Maryland Governor Martin O’Malley on Trade, Immigration Reform, and U.S. Competitiveness
O'Malley discussed the importance of Latin America to U.S. trade, as well as how U.S. immigration reform can improve competitiveness.
“We believe that our future is very closely connected to opportunities and the rising standard of living in Central and South America.”
In a conversation with Special Advisor for 100,000 Strong in the Americas Kathleen Kennedy Townsend, Maryland Governor Martin O’Malley discussed his views on trade, immigration reform, and how immigrants impact U.S. competitiveness. Townsend noted that talking about policy with governors is important, since “what is happening in this country is at the state level.”
“One of the most obvious connections in terms of economic ties between our state and our neighbors in Central and South America is the port of Baltimore,” said O’Malley. Around 10 percent of exports at this port are destined for these two regions, and “we can do even more,” O’Malley noted. In 2009, the state government implemented a public-private partnership to expand the port’s size; the port is “our lifeblood,” he added.
Maryland companies are doing more to expand global trade, even small- and medium-sized enterprises. O’Malley also increased the number of international trade missions during his second term. “We believe that our future is very closely connected to opportunities and the rising standard of living in Central and South America,” he added. Trade with Latin America can help create jobs, said O’Malley, but the United States can also learn from the region, such as sustainable energy practices in Brazil.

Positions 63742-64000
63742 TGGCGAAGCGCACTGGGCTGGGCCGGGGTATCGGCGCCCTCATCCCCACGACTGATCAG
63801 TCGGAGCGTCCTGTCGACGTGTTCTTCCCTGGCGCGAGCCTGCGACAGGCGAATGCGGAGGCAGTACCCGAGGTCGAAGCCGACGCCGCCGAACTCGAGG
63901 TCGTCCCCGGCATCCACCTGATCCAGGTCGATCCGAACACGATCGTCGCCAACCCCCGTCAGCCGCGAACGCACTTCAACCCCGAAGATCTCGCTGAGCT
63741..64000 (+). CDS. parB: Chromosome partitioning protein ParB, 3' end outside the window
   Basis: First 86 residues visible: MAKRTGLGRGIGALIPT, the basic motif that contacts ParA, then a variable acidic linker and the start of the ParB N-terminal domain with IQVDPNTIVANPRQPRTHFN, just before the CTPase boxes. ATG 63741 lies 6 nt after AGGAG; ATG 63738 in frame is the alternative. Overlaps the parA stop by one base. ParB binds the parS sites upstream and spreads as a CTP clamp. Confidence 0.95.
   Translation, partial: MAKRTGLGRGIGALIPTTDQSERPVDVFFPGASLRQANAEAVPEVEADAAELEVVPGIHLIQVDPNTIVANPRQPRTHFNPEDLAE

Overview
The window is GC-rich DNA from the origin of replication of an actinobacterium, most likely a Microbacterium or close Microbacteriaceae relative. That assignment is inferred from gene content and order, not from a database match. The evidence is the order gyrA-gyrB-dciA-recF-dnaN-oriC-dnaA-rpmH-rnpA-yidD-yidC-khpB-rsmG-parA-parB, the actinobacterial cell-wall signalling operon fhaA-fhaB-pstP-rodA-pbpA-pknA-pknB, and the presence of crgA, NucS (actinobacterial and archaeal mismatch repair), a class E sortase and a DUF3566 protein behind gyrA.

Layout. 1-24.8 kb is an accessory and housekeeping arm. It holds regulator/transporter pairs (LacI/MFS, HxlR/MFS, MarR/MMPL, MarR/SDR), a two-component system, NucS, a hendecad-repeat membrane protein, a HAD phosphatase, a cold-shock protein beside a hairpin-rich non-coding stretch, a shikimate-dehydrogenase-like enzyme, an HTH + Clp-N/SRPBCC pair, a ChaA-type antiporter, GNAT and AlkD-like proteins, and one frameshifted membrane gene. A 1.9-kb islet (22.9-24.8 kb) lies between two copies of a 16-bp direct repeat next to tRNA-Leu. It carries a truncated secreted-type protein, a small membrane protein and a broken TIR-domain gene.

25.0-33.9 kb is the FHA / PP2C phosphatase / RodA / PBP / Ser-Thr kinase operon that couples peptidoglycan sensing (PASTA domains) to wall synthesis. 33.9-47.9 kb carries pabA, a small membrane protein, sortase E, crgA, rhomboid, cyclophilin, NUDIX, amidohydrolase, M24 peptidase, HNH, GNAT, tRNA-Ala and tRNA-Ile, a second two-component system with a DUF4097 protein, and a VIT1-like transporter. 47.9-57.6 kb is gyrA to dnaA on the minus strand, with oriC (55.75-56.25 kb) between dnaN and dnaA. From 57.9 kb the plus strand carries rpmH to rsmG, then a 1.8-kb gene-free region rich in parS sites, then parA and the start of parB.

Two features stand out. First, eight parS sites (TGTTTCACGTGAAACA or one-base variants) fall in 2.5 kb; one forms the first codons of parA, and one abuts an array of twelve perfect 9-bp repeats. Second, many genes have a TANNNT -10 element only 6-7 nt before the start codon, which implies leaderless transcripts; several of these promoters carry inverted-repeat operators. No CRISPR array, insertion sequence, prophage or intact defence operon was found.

On immigration reform, O’Malley explained his view that policy changes will bring economic benefits to the United States. “I believe that immigration and the arrival of new Americans is an energy that recharges our creative battery as a people,” he said. “We believe that policies of inclusion…help build innovation and the creative class.”
Maryland was the first state in the country to pass a DREAM Act, legislation that benefits undocumented youth. “We passed the DREAM Act because inclusion is good for creating jobs and opportunity,” O’Malley explained. He added: “[W]hat we hoped we would be able to do is to show it’s possible to have a rational conversation about immigration reform.” The state also has a large number of foreign-born professionals: 25 percent of scientists and 20 percent of mathematicians living there were born abroad.
On the federal level, O’Malley expressed hope that reform will pass. “Perhaps the passage of comprehensive immigration reform might even be the first sign that our polarized fever is breaking in the House of Representatives,” he said. Immigration reform would help sustain and strengthen social security, improve GDP, and elevate middle-class wages, O’Malley added. “Immigration could very well hold the key to those things,” he said.
O’Malley highlighted the fact that immigration reform is “a compelling business case.” Reform could mean an additional $150 billion in federal revenues and $60 billion in state revenues, he said and, without reform, the United States is losing money and jobs every day. Asked about visas for graduates of advanced degree programs in science and technology, O’Malley said it was important for business leaders to have a voice in the immigration reform debate. In Silicon Valley, for example, business leaders’ top policy priority is immigration, he said.
Watch Maryland Governor Martin O'Malley's remarks at the 43rd Annual Washington Conference.